Subprime CDO Ratings and the Current Financial Crisis: A Modeling Perspective: Models Used by Rating Agencies Were Inadequate to Assess the Credit Risks of Subprime Mortgages in a Turbulent Housing Market. A Model Based on Housing Market Price Risks Might Be an Alternative to the Rating Agencies' Models

By Kim, Yong | The RMA Journal, October 2008 | Go to article overview
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Subprime CDO Ratings and the Current Financial Crisis: A Modeling Perspective: Models Used by Rating Agencies Were Inadequate to Assess the Credit Risks of Subprime Mortgages in a Turbulent Housing Market. A Model Based on Housing Market Price Risks Might Be an Alternative to the Rating Agencies' Models


Kim, Yong, The RMA Journal


UNLIKE PAST DOWNTURNS in the housing market cycle, this one has caused havoc in financial markets because of write-offs on securities linked to subprime mortgages. Write-downs could reach as high as $400 billion. The International Monetary Fund (IMF) said recently that the cost of the crisis might approach $1 trillion. There is plenty of blame to go around. Investors, lenders, borrowers, and rating agencies all bear responsibility.

Given the size of the market failure, it's fair to question the methodology that the rating agencies used to assign credit ratings to subprime collateralized debt obligation (CDO) tranches. Between 2005 and the third quarter of 2007, about 80% of all subprime mortgages were converted into AAA pools. A vehicle backed by subprime mortgages could borrow 80% of notional amount at AAA rates. One may wonder how it is possible to create AAA-rated instruments out of B-rated paper.

[ILLUSTRATION OMITTED]

The secret recipe for this magical conversion is that there are many junior-class notes rated lower than AAA. In fact, there must be at least one class note known as the equity piece that is not even rated (and thus rated lower than B). Cash flows from mortgages are paid to the most senior notes first, then to the next senior notes, and so on. On the other hand, if home owners default, the most junior notes get hit. And if the most junior notes cannot absorb the losses completely, then the next junior notes are affected, and so on, climbing up the ladder. Of course, the most junior notes receive the highest interest rate to compensate for absorbing risk.

CDO Rating Models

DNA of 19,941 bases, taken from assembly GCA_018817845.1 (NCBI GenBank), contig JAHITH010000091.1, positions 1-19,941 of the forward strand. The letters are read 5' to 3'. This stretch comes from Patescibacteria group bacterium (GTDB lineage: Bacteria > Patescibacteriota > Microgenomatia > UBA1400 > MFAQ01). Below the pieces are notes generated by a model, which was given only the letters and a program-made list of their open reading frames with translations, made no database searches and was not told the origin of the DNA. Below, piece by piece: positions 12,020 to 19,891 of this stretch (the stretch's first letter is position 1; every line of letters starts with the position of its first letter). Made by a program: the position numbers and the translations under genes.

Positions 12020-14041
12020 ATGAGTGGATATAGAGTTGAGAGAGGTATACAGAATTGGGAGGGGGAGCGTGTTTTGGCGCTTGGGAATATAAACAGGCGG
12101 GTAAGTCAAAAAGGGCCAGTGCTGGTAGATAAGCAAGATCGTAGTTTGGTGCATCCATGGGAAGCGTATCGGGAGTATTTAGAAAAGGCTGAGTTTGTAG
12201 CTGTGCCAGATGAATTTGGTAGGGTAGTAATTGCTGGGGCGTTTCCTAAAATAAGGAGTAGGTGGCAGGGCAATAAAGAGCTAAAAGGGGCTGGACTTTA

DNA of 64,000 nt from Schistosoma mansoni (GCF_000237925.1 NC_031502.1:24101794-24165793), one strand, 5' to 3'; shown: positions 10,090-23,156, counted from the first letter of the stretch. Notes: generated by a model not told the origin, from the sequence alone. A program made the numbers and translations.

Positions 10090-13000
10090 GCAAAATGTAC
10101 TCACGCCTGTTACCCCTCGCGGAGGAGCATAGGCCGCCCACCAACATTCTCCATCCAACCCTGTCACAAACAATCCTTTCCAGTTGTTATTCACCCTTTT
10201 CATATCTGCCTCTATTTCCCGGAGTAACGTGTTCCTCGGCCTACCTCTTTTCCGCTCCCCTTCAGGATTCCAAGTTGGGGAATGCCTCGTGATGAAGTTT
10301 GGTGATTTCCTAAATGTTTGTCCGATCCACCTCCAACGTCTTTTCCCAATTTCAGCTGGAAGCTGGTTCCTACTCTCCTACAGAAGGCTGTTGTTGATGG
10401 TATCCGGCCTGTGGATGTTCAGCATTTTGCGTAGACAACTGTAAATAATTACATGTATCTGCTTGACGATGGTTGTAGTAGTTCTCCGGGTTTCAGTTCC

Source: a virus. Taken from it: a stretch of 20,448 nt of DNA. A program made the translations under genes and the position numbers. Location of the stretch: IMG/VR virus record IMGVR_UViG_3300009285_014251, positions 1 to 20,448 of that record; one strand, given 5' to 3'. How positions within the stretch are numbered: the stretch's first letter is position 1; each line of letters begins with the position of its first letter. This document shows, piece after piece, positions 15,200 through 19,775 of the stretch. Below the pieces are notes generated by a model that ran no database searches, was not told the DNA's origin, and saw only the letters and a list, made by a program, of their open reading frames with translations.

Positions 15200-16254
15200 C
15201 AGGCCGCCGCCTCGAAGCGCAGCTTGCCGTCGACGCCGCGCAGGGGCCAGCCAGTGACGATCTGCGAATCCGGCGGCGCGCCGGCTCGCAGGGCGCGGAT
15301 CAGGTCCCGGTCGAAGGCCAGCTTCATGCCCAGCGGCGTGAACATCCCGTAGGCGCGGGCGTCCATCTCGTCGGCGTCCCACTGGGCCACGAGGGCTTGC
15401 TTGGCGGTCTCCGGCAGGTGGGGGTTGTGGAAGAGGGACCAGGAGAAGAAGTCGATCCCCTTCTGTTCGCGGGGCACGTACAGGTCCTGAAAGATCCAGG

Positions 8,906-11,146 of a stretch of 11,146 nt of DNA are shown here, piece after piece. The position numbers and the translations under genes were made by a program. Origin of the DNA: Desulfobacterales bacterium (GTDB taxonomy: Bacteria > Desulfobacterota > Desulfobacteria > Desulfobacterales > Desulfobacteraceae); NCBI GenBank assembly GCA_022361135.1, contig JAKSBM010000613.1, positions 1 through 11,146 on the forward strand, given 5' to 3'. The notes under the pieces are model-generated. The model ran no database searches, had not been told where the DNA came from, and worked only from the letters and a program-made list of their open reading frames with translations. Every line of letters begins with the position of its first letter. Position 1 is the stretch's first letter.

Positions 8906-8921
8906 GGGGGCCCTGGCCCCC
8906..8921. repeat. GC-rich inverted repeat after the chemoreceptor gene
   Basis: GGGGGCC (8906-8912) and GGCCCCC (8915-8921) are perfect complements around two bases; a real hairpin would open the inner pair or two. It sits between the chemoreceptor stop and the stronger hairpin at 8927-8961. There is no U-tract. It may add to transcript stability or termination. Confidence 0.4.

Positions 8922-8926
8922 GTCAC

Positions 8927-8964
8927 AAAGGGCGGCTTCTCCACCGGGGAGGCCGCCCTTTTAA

The rating agencies relied on CDO rating models in slicing/ dicing and assessing the credit risks of CDO tranches. CDO rating models are ratings-based mathematical models that, to most investors, in some way mysteriously generate ratings.

In the past, CDO rating models were used mostly for evaluating CDOs for corporate debt. Moody's first developed a CDO rating model, the binomial expansion technique (BET), which became the most popular tool for rating CDO products, including CDOs for subprime mortgages. The model generates the number of defaulted loans/ bonds in a pool with the frequency of occurrences if loans/ bonds of the collateral are more or less homogeneous in probability of default (PD) and exposure, and if defaults of loans/bonds are independent events. For example, for a pool of 100 loans, the probability of only one loan default over the maturity is very low, and so is the probability that 99 loans will default. In reality, the underlying pools are not homogeneous, and there is a tendency for many loans to default at the same time.

The key idea of BET is to map the real portfolio into a hypothetical homogeneous portfolio by calculating the average PD of the exposures and the diversity score. The diversity score summarizes the degree of homogeneity of the real portfolio. More importantly, it reflects the default correlation among loans by replacing the number of loans in the pool. From the previous example, if the diversity score is 50, the frequency of the number of defaulted loans is calculated as if there are only 50 loans in the pool. All the model requires to set the calculation are ratings or PDs of loans/bonds. Other rating models, some more sophisticated than others, also operate based on ratings or PDs.

For corporate credits, ratings-based CDO models performed adequately. After all, corporate creditworthiness is well researched by rating agencies; it's their primary job. The question is whether these models can be applied to evaluate default risks of subprime CDO tranches.

Ratings of Subprime CDO Tranches in CDO Rating Models

If assigning ratings required familiarity with mathematical models, it would be impossible for general investors to assess creditworthiness of subprime CDO notes. Using ratings assigned by rating agencies, however, allows investors to benchmark what they paid for.

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Subprime CDO Ratings and the Current Financial Crisis: A Modeling Perspective: Models Used by Rating Agencies Were Inadequate to Assess the Credit Risks of Subprime Mortgages in a Turbulent Housing Market. A Model Based on Housing Market Price Risks Might Be an Alternative to the Rating Agencies' Models
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